Dr Paul Bundi Karau, 39

Chief Physician & Senior Lecturer

Oregon Health Services & KEMU

Back at Kanyakine High School in Meru, Dr Bundi Karau, yearned to become a medical doctor, believing helping the sick would grant him fulfilment.

He would hear stories about medical doctors and read newspaper articles about their work, which fascinated him and cultivated an unwavering interest in the field.

That dream began to materialise when he emerged as the top candidate in the country in the 2002 KCSE, propelling him to pursue medicine at the University of Nairobi.

Today, this consultant physician sees patients with complex medical conditions and teaches at the Kenya Methodist University (KEMU) School of Medicine.

"I like calling myself an escort because the work of a physician is to escort and guide patients through life's journey."

A typical day consists of a ward round at the Meru Teaching and Referral Hospital, clinic interaction with patients at Oregon Health Services –his private practice– and lectures at KEMU on human anatomy and internal medicine.

“I like calling myself an escort because the work of a physician is to escort and guide patients through life’s journey,” he says.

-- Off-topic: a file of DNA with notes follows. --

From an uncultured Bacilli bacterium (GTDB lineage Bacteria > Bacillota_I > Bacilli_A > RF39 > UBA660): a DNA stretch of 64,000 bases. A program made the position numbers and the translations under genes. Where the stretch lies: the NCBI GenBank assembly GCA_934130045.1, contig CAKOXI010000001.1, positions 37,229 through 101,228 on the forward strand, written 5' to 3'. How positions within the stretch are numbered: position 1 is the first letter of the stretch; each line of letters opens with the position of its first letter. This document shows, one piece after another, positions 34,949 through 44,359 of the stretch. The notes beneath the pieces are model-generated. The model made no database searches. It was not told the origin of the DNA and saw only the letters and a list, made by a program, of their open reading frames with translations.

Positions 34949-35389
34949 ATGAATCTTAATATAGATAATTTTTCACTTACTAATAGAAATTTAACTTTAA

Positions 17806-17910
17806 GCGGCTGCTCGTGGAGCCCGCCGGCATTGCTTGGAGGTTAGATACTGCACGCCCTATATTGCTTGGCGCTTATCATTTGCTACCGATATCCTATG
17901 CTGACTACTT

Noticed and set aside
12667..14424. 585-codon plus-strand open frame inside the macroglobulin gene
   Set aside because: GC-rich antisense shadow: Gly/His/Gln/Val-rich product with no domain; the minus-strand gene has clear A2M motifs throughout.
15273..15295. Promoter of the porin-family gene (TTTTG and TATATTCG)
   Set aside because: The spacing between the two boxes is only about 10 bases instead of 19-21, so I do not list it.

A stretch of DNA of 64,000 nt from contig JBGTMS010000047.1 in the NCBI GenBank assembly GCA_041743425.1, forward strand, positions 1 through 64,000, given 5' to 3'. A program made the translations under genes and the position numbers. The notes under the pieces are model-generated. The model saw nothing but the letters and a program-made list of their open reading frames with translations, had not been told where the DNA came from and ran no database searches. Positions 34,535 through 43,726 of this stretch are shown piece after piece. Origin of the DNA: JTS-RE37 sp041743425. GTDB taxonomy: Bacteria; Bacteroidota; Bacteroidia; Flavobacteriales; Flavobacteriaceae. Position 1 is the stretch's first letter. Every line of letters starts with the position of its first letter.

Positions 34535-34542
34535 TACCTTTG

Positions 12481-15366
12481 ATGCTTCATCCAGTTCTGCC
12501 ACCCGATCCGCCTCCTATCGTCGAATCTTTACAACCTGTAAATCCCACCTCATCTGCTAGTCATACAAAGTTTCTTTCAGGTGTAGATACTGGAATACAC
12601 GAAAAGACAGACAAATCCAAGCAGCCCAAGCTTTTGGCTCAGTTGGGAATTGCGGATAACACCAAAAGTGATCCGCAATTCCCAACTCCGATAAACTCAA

His passion for mentoring the youth sets him apart from others in the field. He says imparting knowledge to the younger generation gives him a sense of purpose.

His academic accolades include Bachelor of Science in Human Anatomy, Bachelor of Medicine and Bachelor of Surgery, Master of Medicine in Internal Medicine and PhD in Neurosciences (Human Anatomy) –all from the University of Nairobi.

“I’m among the few medical doctors with a PhD in the country.”

Aside from offering mentorship to the students at KEMU and those in high schools across the country, he pursues community excellence through leadership and drafting bills.

In 2018, as founding chairman of Meru Youth Service (MYS), he led the team to author a Bill that converted the programme into a county government parastatal currently tasked with empowering the youth with employable skills.

When not seeing patients or being a mentor, he is journaling about his travel on social media and blogs, hoping that someone gets motivated.

“I recently drove from South Africa to Kenya, through Botswana, Zambia and Tanzania,” he says, divulging it is part of his journey to becoming a writer.

In addition to his medical degrees, he holds an Advanced Creative Writing certificate from the Writers Bureau, University of Manchester, UK.

Lynet Igadwah